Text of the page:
GC: Inside, only goes out to go to the bathroom.
CDH: What personality does your PB have?
GC: Crazy! He just likes to look at me funny and smile at me. He loves to ride with me. He doesn’t tear anything up when he’s in the car, he just jumps in the car and looks around, ready to go.
He doesn’t like to be inside the house. When I let him out he really doesn’t like to come back in. I’ll call him, and he hears me but he looks around everywhere but at me, then when I call his name louder he eventually comes in. (Gary demonstrates by lowering his head and looking left to right as if he’s trying to avoid looking at me).
Sometimes when me and my wife will be relaxing on the bed. If he’s up on the bed too he’ll try to wiggle between us if we getting too close, like he don’t like seeing us hugged up. (I laughed at this).
He can break out of his cage somehow too. I don’t know how he’s opening the door but he can.
CDH: What brand of dog food do you feed him, and how much does he eat?
GC: He eats 3 times a day. About 1 1/2 cup in the morning, then 1/2 cup for lunch and dinner. I feed him Purina One, Adult. I feed him dry food, but he gets wet food mixed in on the for breakfast and on the weekends. And sometimes I put in a raw egg too, to keep his fur looking shiny. There’s a special shampoo I use for him too to keep his white coat from looking dingy. (He couldn’t remember the brand, but I did a quick search online and found that Walmart carries a brand called Healthy Breeds Pit Bull Bright Whitening Shampoo. This may be it.)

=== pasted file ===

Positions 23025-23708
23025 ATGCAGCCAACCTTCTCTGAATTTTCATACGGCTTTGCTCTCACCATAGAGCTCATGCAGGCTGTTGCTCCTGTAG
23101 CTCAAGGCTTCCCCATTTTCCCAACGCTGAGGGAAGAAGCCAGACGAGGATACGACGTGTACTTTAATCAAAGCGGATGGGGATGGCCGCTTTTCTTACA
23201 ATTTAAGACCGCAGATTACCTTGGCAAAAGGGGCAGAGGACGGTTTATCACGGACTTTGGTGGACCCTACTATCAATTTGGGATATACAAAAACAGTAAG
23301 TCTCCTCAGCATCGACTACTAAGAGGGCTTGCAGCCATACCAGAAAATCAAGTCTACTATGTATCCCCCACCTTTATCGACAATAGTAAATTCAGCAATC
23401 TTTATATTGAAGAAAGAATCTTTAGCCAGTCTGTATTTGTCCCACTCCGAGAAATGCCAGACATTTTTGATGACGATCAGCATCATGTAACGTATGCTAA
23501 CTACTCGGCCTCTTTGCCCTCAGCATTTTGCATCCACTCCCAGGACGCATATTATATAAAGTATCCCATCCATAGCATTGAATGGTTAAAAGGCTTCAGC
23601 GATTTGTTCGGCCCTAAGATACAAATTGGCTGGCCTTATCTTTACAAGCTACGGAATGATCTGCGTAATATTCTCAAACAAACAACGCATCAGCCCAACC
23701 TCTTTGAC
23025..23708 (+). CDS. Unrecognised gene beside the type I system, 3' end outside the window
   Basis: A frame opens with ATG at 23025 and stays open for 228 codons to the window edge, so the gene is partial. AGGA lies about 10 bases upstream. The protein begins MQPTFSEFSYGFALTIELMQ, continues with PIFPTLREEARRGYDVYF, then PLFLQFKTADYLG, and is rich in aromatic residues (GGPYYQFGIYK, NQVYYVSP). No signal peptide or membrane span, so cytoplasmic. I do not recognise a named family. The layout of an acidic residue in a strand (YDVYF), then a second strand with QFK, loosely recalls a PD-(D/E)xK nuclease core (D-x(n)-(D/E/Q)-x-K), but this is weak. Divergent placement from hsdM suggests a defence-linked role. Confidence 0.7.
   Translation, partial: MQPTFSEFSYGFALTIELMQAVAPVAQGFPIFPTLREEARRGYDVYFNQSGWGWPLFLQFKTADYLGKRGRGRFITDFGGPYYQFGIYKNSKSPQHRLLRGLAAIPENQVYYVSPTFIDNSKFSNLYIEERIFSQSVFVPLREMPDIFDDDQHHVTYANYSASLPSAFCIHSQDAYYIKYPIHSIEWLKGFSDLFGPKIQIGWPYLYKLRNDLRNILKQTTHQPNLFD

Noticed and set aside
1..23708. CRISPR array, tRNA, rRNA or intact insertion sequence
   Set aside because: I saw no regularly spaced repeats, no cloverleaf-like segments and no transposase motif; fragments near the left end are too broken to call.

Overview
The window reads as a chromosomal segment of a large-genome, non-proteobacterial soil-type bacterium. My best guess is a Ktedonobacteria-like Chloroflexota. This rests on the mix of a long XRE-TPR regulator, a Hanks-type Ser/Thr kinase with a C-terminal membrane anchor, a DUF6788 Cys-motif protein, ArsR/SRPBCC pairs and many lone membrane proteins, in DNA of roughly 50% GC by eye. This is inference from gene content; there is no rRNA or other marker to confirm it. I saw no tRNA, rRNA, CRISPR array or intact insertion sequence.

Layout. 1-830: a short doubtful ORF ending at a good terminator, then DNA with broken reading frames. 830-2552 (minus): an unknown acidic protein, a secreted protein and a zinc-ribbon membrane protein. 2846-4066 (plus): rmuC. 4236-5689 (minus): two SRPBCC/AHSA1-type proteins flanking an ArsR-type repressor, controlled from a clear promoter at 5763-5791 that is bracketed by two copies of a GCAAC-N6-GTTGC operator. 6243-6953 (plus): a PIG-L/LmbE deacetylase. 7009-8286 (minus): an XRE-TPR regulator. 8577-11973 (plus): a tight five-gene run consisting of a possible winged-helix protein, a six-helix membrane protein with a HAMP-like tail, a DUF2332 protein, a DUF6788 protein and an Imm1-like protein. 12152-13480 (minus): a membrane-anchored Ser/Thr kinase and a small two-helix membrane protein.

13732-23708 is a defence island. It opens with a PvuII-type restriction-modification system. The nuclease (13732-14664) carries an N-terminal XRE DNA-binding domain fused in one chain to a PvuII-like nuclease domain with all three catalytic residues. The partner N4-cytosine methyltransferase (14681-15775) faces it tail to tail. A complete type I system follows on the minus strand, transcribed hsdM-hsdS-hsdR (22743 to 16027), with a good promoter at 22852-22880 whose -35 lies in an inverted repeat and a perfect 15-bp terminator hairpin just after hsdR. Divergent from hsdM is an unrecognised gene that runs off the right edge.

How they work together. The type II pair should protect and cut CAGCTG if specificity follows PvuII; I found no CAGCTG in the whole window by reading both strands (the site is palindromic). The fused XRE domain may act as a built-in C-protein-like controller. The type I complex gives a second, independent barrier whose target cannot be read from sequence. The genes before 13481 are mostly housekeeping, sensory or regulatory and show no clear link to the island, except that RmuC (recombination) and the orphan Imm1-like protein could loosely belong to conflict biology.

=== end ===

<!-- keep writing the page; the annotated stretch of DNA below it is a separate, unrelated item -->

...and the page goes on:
CDH: Do you feed him scraps?
GC: No, not really, only rib bones.
CDH: Is he allowed on the furniture?
GC: He’s not allowed on the couch, but we let him on the bed. My wife doesn’t mind, she treats him like a big baby. He likes to try to sit on my feet though! I’m like “get off my feet, your’e too big”, then he gives me a look when he walks away.
CDH: What kind of toys does he like to play with?
GC: He likes to chew on the rope and he likes (empty) water bottles. I’m looking for some other kinds he might like.
CDH: Have you had any bad experiences with any PBs?
CDH: How about other peoples negative opinions of PBs? Has anybody ever given you flak for having one?